“We must always change, renew, rejuvenate ourselves; otherwise, we harden.” — Johann Wolfgang von Goethe
Every few months, I change how I make my ‘to do’ list or ideas list. This is a strategy to trick my mind into paying attention. It is human nature for our minds to start taking routines for granted and when this happens, we lose focus on our important processes.
I’m quite excited by how I’ve turned my ‘To Do’ list into a picture that clearly illustrates what matters most to me. Graphically I have represented many different factors at the same time on one large piece of Bristol Board.
- I created large circles (or shapes) for my current major projects. The size of the circle defines the size and significance of the project.
- I placed higher priority circles further to the left on the board.
- I created pie-shaped sections within each circle to represent the tasks. The darker the outer ring, the more important it is. And the darker ring helps to draw my focus there.
- I put red lines around the main tasks to be done in the short term.
- As I complete a task, I fill in that red pie shape with a yellow highlighter. Seeing the yellow pies rewards me with proof of my success.
- I use different thicknesses and colours of lines to interconnect overlapping activities.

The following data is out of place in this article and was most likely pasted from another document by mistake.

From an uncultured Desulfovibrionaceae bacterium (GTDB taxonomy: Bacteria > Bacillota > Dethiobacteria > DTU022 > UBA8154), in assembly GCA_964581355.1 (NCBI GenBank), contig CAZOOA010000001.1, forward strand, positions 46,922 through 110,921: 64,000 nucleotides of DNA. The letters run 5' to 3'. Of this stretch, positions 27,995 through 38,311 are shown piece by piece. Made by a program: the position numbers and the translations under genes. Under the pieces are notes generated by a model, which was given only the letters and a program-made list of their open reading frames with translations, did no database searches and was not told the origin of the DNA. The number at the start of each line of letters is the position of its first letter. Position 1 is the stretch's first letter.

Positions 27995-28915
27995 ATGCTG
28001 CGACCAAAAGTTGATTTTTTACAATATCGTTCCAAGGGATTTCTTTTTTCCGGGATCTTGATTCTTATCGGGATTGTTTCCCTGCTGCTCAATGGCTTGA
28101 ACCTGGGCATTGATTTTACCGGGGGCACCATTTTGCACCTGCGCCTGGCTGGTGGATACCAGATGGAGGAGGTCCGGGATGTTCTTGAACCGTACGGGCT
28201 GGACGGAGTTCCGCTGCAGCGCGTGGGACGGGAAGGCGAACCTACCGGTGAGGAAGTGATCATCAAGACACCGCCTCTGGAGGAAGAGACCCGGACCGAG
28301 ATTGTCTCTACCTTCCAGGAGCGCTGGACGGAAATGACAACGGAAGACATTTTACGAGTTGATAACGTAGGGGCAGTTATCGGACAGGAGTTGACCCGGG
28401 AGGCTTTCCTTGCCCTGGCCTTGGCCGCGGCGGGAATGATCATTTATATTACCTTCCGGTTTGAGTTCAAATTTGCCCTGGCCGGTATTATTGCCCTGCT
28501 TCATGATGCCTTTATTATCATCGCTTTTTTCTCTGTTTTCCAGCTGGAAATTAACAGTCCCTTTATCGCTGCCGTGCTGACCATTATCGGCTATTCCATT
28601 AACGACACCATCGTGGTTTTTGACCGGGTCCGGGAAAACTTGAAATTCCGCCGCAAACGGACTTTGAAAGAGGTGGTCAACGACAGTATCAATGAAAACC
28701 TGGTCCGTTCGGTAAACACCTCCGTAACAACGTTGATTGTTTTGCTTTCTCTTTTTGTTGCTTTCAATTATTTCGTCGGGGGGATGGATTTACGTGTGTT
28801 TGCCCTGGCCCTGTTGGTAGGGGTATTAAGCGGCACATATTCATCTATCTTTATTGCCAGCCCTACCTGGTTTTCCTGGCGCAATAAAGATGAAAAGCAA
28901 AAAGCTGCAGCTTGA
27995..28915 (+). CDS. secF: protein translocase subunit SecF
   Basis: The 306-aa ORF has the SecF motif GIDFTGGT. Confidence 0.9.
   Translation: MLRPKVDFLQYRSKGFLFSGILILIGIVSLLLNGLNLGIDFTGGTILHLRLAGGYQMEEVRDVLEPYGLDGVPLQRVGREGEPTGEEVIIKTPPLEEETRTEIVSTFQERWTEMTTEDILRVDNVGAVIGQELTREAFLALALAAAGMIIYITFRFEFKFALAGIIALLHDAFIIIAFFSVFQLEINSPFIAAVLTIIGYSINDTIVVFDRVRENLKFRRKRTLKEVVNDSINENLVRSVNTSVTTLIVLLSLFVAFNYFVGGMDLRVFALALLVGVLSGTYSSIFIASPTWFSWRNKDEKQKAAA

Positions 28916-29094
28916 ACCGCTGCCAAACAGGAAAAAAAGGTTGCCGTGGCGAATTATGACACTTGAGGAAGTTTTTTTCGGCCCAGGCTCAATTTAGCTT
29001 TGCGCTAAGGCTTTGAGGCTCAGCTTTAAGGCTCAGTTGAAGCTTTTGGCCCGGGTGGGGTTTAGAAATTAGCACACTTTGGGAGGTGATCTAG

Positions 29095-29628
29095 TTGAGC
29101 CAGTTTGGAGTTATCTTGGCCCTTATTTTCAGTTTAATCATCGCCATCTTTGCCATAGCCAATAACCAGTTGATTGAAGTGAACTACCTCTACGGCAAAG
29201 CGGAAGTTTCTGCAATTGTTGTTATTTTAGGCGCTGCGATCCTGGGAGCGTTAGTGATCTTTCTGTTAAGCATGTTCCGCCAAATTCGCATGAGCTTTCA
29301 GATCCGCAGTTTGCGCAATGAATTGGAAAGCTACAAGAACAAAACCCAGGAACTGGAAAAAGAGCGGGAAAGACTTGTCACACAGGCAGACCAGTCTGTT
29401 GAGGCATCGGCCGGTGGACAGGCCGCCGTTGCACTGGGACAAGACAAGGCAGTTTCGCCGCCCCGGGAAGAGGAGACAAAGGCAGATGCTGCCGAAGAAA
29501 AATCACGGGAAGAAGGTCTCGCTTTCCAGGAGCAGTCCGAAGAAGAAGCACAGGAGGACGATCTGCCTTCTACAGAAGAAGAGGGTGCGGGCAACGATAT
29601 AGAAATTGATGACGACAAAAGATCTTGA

- One of my circles represents how I do my ideal, perfect day, hour by hour. For example, I mark if I completed my exercise, meditation, reading, projects, writing, walking, relax time, fun time, etc.
- One of projects focuses on me personally — my lifestyle, health and growth.
I really enjoy standing up to get a good bird’s eye view of my projects and priorities. I have always known that if we change our environment, we change our perspectives. This is working well for me now. If you try this, let me know how it works for you.
“The most important thing is transforming our minds, for a new way of thinking, a new outlook: we should strive to develop a new inner world.”
— Dalai Lama
“Being willing to change allows you to move from a point of view to a viewing point — a higher, more expansive place, from which you can see both sides.”
— Thomas Crum